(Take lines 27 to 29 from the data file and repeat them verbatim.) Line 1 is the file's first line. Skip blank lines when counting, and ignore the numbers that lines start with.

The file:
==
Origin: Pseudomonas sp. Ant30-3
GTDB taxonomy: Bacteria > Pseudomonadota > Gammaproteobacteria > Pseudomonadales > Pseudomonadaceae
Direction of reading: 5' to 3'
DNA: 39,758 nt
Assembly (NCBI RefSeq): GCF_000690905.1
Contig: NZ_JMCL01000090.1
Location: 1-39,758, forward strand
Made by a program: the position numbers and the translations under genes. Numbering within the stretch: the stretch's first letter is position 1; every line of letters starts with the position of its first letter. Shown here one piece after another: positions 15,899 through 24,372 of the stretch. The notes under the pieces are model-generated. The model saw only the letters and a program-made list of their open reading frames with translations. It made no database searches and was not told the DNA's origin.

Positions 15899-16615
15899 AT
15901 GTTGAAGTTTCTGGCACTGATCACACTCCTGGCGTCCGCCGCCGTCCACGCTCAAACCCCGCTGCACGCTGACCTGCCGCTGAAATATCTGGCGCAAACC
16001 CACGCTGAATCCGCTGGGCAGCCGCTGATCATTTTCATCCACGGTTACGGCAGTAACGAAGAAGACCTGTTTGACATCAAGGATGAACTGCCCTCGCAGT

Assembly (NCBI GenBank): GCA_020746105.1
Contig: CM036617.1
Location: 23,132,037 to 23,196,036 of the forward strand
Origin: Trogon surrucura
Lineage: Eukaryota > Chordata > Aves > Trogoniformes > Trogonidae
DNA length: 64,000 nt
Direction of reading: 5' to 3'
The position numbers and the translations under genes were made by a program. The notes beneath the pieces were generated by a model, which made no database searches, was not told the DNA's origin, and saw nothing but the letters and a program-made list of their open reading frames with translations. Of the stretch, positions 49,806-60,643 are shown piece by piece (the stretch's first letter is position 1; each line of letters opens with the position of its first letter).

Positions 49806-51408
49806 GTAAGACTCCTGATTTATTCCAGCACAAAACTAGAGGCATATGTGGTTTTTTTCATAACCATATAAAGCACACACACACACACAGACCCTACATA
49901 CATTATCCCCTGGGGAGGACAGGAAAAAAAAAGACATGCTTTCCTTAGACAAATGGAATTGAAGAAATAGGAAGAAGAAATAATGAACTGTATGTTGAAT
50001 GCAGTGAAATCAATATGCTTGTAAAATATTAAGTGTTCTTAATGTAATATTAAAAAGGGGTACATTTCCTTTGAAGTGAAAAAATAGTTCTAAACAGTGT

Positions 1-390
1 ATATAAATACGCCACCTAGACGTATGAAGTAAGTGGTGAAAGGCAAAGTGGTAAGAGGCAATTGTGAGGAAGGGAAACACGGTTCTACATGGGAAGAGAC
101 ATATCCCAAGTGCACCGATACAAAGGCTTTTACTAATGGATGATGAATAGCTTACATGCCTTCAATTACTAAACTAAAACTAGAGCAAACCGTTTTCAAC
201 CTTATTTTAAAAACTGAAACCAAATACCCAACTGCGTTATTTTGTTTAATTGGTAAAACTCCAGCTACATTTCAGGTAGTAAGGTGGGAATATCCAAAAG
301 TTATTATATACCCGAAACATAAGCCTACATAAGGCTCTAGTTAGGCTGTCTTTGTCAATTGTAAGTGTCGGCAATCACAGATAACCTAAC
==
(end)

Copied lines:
101 ATATCCCAAGTGCACCGATACAAAGGCTTTTACTAATGGATGATGAATAGCTTACATGCCTTCAATTACTAAACTAAAACTAGAGCAAACCGTTTTCAAC
201 CTTATTTTAAAAACTGAAACCAAATACCCAACTGCGTTATTTTGTTTAATTGGTAAAACTCCAGCTACATTTCAGGTAGTAAGGTGGGAATATCCAAAAG
301 TTATTATATACCCGAAACATAAGCCTACATAAGGCTCTAGTTAGGCTGTCTTTGTCAATTGTAAGTGTCGGCAATCACAGATAACCTAAC